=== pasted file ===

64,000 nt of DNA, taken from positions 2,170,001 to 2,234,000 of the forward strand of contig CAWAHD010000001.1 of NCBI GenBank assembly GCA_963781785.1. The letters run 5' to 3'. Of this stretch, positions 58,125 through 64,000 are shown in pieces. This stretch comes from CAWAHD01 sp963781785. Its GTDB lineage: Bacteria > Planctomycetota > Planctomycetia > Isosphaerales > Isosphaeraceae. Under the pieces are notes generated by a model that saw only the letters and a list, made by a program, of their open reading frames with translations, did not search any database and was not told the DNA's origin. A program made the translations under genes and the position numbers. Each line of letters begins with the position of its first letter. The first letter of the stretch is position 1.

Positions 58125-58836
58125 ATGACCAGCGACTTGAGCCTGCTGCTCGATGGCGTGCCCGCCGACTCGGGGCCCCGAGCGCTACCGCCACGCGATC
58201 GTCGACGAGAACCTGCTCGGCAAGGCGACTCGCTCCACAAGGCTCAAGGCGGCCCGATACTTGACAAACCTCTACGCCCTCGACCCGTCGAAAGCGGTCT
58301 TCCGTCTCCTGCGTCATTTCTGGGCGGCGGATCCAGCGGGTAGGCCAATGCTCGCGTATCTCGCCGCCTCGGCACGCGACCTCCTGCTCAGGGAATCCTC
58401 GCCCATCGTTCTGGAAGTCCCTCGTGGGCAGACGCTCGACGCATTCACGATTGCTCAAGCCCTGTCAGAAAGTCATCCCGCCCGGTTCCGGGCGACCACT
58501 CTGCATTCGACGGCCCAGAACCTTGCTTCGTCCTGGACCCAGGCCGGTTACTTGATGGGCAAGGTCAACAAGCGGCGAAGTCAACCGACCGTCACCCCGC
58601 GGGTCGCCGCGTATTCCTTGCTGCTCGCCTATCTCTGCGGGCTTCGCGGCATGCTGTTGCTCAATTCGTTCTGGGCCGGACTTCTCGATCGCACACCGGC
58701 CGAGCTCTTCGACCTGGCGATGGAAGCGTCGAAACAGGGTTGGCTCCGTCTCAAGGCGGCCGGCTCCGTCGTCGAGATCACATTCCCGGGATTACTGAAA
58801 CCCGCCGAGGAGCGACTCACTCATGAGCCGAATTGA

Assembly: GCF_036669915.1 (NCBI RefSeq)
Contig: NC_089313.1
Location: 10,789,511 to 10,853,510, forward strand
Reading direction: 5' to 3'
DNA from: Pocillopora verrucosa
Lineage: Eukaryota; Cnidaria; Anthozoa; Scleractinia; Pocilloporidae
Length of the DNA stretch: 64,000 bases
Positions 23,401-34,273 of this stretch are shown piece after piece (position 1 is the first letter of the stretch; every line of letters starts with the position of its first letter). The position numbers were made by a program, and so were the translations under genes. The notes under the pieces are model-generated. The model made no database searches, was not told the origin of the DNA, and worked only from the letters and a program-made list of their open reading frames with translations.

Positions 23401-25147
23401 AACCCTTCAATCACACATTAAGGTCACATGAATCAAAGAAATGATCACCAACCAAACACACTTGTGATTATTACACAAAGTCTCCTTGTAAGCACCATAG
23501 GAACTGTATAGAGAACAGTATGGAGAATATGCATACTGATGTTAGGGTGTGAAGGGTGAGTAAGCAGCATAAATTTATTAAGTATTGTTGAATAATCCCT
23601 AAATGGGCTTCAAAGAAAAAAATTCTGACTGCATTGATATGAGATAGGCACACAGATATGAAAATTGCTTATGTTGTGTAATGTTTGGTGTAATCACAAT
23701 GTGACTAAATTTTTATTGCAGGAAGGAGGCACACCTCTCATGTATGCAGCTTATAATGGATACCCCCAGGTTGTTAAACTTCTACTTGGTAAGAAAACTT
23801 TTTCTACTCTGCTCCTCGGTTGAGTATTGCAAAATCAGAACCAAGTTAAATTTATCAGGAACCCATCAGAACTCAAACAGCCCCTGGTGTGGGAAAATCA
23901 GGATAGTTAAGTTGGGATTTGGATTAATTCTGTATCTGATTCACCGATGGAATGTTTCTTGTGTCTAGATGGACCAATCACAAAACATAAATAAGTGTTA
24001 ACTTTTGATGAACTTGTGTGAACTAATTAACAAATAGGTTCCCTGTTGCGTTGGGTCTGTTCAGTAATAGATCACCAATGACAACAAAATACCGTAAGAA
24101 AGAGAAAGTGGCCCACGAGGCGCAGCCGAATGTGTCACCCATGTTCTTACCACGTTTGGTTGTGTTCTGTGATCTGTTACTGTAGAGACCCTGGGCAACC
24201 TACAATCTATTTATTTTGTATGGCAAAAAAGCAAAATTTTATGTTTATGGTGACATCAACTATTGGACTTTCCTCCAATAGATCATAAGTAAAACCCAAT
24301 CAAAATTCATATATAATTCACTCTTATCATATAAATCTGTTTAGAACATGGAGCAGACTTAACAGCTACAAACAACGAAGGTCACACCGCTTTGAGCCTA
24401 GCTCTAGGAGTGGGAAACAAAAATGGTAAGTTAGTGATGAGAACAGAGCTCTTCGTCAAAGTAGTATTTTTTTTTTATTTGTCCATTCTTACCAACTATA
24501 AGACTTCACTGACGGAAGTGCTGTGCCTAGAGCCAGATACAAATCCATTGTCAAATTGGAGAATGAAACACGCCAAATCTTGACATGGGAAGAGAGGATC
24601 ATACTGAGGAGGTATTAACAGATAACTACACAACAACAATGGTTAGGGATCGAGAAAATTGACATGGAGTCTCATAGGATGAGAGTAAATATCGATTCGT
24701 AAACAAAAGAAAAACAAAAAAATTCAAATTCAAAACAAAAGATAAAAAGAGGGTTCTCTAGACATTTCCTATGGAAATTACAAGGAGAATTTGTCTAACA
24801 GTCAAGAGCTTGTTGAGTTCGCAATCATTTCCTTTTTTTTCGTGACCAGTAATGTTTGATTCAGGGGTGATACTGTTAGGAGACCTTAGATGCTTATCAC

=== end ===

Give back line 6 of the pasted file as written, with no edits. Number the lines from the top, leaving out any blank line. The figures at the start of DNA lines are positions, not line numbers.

58401 GCCCATCGTTCTGGAAGTCCCTCGTGGGCAGACGCTCGACGCATTCACGATTGCTCAAGCCCTGTCAGAAAGTCATCCCGCCCGGTTCCGGGCGACCACT